The job of the party chairman is to lead. We can sit around and point fingers at ourselves and others. Tough beans. Just accept responsibility, come up with a plan to charge the hill, a plan that’s going to motivate our party and get the grassroots engaged and our donors engaged. That’s my job, and that’s the job that I’m excited to take on for the next couple of years.
Geraghty: What’s on the RNC’s agenda in the coming year?
Priebus: Clearly, we want to keep our governors. [Virginia attorney general and expected GOP gubernatorial nominee] Ken Cuccinelli is now unopposed, and we want to make sure that goes well for us, and obviously Chris Christie is a top priority as well. We have two big races, and we want to win both of those.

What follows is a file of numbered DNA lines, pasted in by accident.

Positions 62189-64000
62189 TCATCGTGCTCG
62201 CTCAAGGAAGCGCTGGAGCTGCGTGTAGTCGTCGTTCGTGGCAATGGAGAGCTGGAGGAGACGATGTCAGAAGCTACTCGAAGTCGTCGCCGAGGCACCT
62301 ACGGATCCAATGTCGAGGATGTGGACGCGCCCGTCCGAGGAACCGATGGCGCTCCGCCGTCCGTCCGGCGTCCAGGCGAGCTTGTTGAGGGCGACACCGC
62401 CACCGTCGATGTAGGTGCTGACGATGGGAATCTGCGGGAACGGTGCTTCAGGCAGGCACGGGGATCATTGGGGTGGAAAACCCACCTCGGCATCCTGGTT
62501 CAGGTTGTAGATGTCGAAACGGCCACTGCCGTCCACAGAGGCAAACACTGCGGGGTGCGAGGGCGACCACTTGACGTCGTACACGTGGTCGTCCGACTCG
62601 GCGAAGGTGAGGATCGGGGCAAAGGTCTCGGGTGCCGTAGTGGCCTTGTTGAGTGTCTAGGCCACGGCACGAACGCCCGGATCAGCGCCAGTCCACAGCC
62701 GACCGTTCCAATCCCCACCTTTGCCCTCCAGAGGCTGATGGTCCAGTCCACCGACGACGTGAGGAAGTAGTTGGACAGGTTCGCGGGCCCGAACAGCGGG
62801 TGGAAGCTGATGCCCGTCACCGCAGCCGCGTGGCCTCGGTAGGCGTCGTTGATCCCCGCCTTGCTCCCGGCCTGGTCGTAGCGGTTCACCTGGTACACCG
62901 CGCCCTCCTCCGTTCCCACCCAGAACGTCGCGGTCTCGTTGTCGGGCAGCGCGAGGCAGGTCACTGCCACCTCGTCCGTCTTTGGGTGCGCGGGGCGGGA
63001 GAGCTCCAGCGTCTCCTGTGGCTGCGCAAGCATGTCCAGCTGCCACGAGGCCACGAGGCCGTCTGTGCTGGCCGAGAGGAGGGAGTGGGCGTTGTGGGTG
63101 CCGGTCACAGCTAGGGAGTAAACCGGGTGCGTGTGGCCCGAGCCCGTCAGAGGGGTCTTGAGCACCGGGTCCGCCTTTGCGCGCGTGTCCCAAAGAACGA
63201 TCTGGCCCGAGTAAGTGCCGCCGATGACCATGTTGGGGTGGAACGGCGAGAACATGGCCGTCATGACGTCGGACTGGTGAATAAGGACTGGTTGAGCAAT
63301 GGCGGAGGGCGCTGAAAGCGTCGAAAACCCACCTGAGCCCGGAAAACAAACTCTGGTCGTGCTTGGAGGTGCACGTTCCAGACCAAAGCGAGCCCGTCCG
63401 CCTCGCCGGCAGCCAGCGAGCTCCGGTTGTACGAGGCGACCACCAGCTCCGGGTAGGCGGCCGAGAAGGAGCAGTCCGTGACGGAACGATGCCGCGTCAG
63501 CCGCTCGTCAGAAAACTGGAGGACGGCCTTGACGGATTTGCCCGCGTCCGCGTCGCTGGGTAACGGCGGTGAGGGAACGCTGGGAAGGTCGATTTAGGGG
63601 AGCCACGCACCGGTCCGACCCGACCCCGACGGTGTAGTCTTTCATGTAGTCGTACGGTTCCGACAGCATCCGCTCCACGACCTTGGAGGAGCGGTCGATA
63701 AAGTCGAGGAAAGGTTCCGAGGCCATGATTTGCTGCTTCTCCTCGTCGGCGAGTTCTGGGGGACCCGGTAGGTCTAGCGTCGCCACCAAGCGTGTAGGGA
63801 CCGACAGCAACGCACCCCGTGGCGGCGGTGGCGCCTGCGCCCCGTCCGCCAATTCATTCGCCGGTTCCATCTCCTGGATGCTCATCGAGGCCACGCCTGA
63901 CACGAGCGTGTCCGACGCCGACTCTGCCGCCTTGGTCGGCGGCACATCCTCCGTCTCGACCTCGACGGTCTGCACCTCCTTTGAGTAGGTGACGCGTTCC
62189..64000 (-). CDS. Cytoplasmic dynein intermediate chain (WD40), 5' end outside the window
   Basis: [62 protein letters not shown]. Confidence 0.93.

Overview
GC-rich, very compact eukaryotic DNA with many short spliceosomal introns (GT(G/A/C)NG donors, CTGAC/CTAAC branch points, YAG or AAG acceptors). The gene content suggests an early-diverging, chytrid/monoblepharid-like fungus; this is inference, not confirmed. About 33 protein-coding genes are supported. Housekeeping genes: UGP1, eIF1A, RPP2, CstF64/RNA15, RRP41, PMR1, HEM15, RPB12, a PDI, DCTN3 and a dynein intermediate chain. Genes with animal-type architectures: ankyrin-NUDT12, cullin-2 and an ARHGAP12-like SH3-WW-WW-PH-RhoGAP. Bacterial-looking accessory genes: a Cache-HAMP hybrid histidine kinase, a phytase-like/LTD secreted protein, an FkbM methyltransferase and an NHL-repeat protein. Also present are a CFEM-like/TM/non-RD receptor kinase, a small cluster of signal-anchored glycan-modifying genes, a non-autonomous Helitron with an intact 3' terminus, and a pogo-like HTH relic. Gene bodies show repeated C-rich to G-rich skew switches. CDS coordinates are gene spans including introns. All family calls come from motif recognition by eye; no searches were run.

The panel and what we’re doing in this study is going to give us an opportunity to implement those ideas in those two races. We can do some testing in technology, outreach efforts. We can start implementing those ideas and use them as incubators for what we’re doing with some new technology. We want to win both of those races and use them as a testing ground moving forward.
Geraghty: What do you think of Jim DeMint leaving the Senate to go to the Heritage Foundation?
Priebus: I might see him today, at lunch, and I’ll have a chance to talk to him. I’m sure it’s going to be a real blessing to him and the Heritage Foundation. He’s incredibly talented, really smart, and I think he’s going to be able to continue this movement forward.
We need big voices in places that help shape message, policies, research. I have a ton of respect for the Heritage Foundation, and so I can’t see a downside for them having a guy like Jim in charge of it.
— Jim Geraghty writes the Campaign Spot on NRO.